For those who know me, I guess that I am renowned for driving everywhere. Most of it came through choice. What is the point of getting to an airport 4 hours before a flight, checking in one small bag, arguing with check-in desk girls about carrying on a £7,000 camera lens, queuing for crazy security checks and then being worried about being hit on the head with 2 whiskey bottles in the overhead compartments when it was seemingly not allowed to carry on a camera lens!
By the time the air traffic controller gives the pilot the word go, the car traveller can be flooring it through Europe with already two countries under their belt.
Driving around Europe first opened my eyes. It showed me new cultures, resulting in making new friends.
However that was back in the days when Simple Minds were reeling off tracks from the Real Life album in 1991. It’s now 2010 and I’m no longer the thin athlete that I used to be. Driving from my home in Shropshire to places like Sicily or Sofia was common place. I’m kind of wary that my body will not be able to live up to the demands of this FIFA World Cup. So this week I did a test!
Although a little earlier than expected, yesterday morning (Sunday) I awoke at 0630h. Did some work, went to Wolves v Sunderland, then covered the Shrewsbury Town FC Player of the Awards night. Whilst some of my friends were already 2 bottles of red wine the good requests to join them in a nearby bar had to be turned down – I was about to drive to Hamburg.
After more editing pictures for Wolverhampton Wanderers, come 3am I was on the M54, then M6 and by the time I was on the M1 I was regretting not filling up with cheaper fuel at Sainsbury’s when paying a personal best for diesel at 0430h – or should that be personal worst!
Arriving in Dover, it took exactly four minutes to get to the queue via ticketing and then after barely a ten minute wait, the short drive onto the ferry was rewarded with a hastily eaten breakfast.
Then it was sleep time – Part One.
… with nearly 90 minutes sleep as I reached the 24 hour mark of being awake.
Rolling off the Dover to Calais ferry on the right hand side of the road, friends, clients and colleagues kept up their uncanny record of deciding to call me when I am abroad as my Parrot did the business ensuring hands free through Belgium. Why people fail to call me when I’m at home makes me wonder if the mobile phone companies tip these people off saying its now OK to call which of course results in them clocking up bigger bills through roaming charges.
The road ventured into Holland then turned into Germany as I lapped up every minute on the Autobahn with drivers flooring their BWM’s and Audi’s up my VW’s rear end, flashing me to move over, even though I was clocking 130mph.
The Autobahn takes no prisoners – as does the A1 in Italy. My calls for the Police in my home country to concentrate on catching ‘bad’ drivers who are totally unaware of their surrounding bubble and would have more chance understanding a foreign bible of a strange religion than Road Craft, the Police’s handbook for driver come to the forefront of my mind once more. The criminals aren’t the ones doing 90 mph in a 70mph zone, they are the unsafe ones doing 60 in the middle lane.
The Germans are great drivers. Every single one of them looking in their rear view mirror and pulling into an inner lane to let past a speeding fellow motorist. Every one travels with impeccable discipline in keeping their distance, unlike some Brits who greet you with a middle finger should you complain when they cut in front of you because they have seen ‘a gap’.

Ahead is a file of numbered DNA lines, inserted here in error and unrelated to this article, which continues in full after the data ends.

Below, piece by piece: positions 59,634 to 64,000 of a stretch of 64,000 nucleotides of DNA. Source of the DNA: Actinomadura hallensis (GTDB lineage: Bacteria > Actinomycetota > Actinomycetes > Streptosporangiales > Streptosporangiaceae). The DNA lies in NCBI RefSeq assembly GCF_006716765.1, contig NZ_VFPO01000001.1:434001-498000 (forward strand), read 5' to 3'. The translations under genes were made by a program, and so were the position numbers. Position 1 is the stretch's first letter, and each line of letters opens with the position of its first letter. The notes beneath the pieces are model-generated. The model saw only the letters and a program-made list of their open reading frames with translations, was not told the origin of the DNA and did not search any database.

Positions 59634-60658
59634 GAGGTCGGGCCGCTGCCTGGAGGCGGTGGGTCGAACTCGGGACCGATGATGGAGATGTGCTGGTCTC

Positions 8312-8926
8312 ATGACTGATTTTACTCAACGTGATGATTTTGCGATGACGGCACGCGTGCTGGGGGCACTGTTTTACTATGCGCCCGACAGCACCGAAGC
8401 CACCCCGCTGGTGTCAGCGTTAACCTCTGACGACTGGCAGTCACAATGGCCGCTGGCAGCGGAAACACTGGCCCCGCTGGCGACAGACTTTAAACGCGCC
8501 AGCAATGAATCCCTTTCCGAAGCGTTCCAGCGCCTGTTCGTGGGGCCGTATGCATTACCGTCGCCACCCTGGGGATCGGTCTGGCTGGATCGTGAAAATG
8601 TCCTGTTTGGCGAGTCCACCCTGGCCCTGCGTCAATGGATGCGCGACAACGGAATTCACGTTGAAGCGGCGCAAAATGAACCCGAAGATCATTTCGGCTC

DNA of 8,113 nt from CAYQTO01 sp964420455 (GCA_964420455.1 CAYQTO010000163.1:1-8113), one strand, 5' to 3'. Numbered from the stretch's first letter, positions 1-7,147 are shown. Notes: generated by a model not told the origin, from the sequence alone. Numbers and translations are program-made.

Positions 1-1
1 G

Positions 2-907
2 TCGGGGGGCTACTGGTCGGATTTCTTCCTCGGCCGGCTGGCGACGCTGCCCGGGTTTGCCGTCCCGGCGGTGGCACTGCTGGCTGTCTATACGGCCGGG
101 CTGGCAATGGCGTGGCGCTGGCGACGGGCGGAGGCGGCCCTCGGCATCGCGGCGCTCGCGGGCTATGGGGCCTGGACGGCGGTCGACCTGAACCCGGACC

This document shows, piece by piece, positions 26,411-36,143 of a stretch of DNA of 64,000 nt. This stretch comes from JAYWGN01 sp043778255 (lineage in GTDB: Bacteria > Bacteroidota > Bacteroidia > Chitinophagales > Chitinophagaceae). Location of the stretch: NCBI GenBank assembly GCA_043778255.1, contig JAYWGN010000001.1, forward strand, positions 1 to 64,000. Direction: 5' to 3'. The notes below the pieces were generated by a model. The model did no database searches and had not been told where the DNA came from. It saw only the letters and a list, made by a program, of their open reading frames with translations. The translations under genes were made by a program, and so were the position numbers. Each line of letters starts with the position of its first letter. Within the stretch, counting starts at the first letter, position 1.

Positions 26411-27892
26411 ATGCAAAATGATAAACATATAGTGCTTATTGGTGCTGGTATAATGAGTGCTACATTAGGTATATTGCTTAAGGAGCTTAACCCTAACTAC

Home is now 600km away as Hamburg appears on the road signs. Hamburg a place I love to hate. I missed the filming of a Simple Minds video at the Hamburg Docks in 1991, but it is a place two great friends in Nicole and Stephanie both live. However just as I can not spend time with my friends back home, on this jaunt over the next few days I will just simply be too busy to have time to meet them that I have not made contact.
My eyes are getting tired though. I’m finally throwing in the towel. After filling up with a more reasonable priced tank of diesel than found on the M1 in England it was time for a 2 hr power nap – home pillows carried on the back seat always result in a more deeper and more comfortable sleep. You don’t get that with Lufthansa!
I was refreshed and with Simple MInds blaring through my car speakers and my Parrot taking calls, I was amazed and stunned at the size of some of the strange cargo vessels as I passed the docks of Hamburg – was this an inspiration to William Orbit?
With no water on any vine leaf’s, a steaming hot shower refreshed my body as I was reunited with a photographer who we had planned to cover the World Cup with.
As Gordon Brown was resigning, we were waiting for our food in a local Bistro. You know a restaurant is slow when the CD gets its third airing whilst on repeat, but the Schnitzel we ate was top class as KC and the Sunshine Band were singing about Getting Down Tonight.
With my mother still to this day asking if I have packed when I go to Glasgow for a day’s work, fellow photographers reply to my status of happiness in completing a drive equal to that of Johannesburg to Cape Town with their own tales of other epic adventures.
As some of my colleagues gain huge admiration for completing the London Marathon last week, I’m full of confidence that when special stage 5 comes up in the Tour of South Africa, if I’m at the wheel I’ll be King of the Mountains for the 14 hour drive.
There is nothing obviously clever about no sleep for over 24 hours and working under your own tank of enthusiasm and drive, but for me anyway, it’s a World Cup requirement.
But now my body’s tired, I am a Travelling Man, but to those who still mock me for my long drives – Quit Dreaming, this is Real Life baby!
I need sleep. Tomorrow is UEFA Cup Final training.